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Bachelor Pad
Features

Bachelor Pads

Tom Cutler: I think it was Samuel Goldwyn who said that a bachelor’s life is no life for a single man. This might be true; I wouldn’t know, not being a bachelor any more, but surely it has its good points, even for the unattached gentleman. You can get home when you like, you can smoke your pipe in bed, you can fry up hot dogs and unearthly chili concoctions till steam weeps down the walls, or eat crisps in front of The 39 Steps wearing the slippers nobody except you likes. In short you can please yourself. You don’t… Keep Reading

Brogues
Features

Lace up Your Pampooties

Liam Jefferies: As with the Breton Jumper in the previous issue, this article aims to provide a paradigm for the gent looking to source a pair of brogues suited to his taste, budget, and traditionalist loyalty. Let us begin, as ever, with a look on the attributes of the shoe. The brogue is a low-heeled boot or shoe, composed of a multiple-piece upper in sturdy leather with serrated edges and “broguing” perforations. There are five styles of standard brogues, based on the toe-cap styles which define such; these are full brogues, half-brogues, quarter-brogues, longwings, and the Ghillie brogue. The full… Keep Reading

Penny Loafers
Features

Penny for the Chap

Liam Jefferies: As with the Aran Jumper in the previous issue, this article aims to provide a paradigm for the gent looking to source a pair of Penny Loafers suited to his taste, budget, and traditionalist loyalty. Let us begin, as ever, with a look on the attributes of the garment. Characteristically, the penny loafer is a lace-less, low-worn shoe, akin to the moccasin but for a separate sole and heel. Worn casually, the original intention being a “house-shoe” of sorts one could easily slip on and off. Though Bass undoubtedly innovated the design and added the “penny” to it,… Keep Reading

oscar-wilde
Features

A Dandy of Great Importance

Nathaniel Adams: Oscar Wilde, writer, raconteur, gay icon, large of girth, lust and ego, bottom wobbling provocatively as he climbs the social ladder from the gutter to the stars, then falls back into the muck with a splash, is arguably the most famous dandy ever. In Oscar Wilde, dandyism found its apotheosis, and after his ignoble fall, dandyism’s reputation was tarnished with sin, decadence and evil. But Oscar Wilde had watered, nourished and tended the flower of dandyism until it achieved its brightest and finest bloom yet. “The future belongs to the dandy. It is the exquisites who are going… Keep Reading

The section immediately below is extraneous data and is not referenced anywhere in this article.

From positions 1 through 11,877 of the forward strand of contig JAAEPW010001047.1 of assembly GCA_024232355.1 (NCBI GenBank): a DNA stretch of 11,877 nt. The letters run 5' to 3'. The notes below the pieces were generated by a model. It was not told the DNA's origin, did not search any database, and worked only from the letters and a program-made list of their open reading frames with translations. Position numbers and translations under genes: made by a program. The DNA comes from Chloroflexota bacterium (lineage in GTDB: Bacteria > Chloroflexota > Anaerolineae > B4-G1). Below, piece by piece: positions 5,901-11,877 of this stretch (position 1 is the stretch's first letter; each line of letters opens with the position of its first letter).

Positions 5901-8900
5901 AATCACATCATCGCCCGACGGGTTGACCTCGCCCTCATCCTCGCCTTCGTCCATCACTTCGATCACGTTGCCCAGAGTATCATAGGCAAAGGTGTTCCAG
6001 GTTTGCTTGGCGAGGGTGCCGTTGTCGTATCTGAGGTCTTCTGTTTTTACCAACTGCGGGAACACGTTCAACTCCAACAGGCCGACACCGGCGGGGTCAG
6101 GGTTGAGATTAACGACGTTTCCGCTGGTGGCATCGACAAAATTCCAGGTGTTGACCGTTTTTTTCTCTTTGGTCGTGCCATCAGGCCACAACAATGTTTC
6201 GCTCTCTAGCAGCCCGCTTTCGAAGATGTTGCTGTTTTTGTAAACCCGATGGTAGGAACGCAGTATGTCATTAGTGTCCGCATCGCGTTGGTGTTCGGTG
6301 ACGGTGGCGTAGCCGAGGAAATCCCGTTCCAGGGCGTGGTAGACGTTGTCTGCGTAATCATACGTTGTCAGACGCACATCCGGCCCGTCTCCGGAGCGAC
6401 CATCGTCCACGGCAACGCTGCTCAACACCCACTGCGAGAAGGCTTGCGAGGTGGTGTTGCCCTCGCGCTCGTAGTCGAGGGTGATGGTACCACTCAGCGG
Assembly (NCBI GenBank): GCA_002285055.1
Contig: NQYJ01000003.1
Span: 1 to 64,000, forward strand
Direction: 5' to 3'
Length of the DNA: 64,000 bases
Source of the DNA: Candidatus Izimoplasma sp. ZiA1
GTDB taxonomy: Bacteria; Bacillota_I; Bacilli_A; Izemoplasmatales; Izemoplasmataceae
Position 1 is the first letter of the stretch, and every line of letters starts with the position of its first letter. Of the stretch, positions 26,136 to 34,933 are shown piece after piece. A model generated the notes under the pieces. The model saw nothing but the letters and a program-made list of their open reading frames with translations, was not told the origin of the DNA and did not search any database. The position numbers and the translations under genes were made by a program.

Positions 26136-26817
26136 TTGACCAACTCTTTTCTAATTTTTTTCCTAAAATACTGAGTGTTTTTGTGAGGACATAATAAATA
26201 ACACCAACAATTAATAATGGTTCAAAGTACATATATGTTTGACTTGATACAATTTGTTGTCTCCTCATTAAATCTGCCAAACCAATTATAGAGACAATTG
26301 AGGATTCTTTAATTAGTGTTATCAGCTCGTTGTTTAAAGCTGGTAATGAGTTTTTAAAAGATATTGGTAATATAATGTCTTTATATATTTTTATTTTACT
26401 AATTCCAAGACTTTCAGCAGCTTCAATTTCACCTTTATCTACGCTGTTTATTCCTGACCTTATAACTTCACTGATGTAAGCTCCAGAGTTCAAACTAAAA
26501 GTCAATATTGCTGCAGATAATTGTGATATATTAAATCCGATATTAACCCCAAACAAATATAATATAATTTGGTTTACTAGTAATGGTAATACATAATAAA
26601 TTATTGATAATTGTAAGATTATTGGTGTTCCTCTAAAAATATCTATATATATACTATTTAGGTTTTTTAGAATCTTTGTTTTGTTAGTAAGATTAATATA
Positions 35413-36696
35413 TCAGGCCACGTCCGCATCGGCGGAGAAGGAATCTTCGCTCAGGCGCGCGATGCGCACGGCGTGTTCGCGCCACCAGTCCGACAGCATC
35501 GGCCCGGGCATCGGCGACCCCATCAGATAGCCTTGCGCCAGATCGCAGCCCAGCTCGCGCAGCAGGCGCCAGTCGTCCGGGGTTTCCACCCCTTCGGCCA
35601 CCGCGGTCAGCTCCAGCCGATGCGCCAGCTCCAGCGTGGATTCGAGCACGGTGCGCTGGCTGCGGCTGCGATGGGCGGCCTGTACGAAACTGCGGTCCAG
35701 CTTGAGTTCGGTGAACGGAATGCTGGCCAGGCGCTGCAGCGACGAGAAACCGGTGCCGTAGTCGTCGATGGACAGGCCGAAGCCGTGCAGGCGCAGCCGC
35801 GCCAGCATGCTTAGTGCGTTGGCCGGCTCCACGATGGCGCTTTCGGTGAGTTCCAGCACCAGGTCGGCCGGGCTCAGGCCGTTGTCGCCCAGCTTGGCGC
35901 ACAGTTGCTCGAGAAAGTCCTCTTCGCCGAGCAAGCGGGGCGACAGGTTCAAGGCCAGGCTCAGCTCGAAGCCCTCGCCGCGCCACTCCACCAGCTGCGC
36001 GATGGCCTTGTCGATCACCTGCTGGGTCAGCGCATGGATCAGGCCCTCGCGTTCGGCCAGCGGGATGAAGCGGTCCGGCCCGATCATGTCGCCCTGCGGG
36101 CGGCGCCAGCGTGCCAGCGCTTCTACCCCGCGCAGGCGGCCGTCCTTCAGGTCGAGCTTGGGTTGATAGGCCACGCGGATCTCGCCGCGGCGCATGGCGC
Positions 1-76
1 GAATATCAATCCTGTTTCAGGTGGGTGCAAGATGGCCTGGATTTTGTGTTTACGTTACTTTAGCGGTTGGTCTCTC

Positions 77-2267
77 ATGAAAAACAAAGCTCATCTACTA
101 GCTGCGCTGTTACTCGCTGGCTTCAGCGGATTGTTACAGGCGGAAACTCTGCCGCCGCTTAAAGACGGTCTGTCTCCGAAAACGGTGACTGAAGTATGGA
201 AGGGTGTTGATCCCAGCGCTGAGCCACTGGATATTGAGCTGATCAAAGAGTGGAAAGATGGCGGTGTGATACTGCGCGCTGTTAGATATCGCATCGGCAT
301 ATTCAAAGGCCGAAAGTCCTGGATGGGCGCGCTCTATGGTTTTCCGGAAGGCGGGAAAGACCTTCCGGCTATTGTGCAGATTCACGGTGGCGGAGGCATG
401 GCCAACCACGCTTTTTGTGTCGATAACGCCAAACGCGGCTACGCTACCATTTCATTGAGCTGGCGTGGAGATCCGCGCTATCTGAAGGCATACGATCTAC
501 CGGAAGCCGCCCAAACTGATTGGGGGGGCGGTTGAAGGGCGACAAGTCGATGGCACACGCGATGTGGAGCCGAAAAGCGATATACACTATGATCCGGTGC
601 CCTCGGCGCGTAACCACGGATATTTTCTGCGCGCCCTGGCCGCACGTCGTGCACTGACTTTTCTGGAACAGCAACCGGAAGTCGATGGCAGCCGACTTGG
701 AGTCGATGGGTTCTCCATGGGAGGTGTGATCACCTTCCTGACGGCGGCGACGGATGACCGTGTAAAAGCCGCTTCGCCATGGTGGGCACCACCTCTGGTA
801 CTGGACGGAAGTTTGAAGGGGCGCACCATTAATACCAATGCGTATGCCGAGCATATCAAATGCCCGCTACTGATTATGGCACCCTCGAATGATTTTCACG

Louche
Features

Being Louche

Tom Cutler: I have a confession to make. That’s the thing with confessions, you have to make them; you can’t just take them off the shelf. But confession can be dangerous, resulting in severe injury to the owner-up and the recipient alike. Take the chap who, in a fit of bravado, admitted to his wife that he’d been to Brighton not for the ironmongery conference, as she’d thought, but for a dirty weekend with his secretary. She hit him on the head with some tomatoes and he died of a broken skull. They were in a tin, of course. No… Keep Reading

Arthur J. Raffles
Features

To Catch a Thief

Steve Pittard: England slow bowler by day and gentleman thief by night, A.J. Raffles, is cricket’s most enduring fictional character. His exploits shocked late Victorian society, who found it unthinkable that a burglar might play cricket – a sport synonymous with ‘fair play’. A.J. resides in bachelor chambers at Albany (just off Piccadilly). He can often be found at his gentlemen’s club, partaking of a couple fingers of whisky and soda or blowing perfect smoke rings. Everything about Raffles oozes class, from his silver cigarette case and silk pyjamas to his vintage cricket-bag, which still has the remains of an… Keep Reading

Bronx Pipe Smokers Society
Features

Dinner is Severed, Madam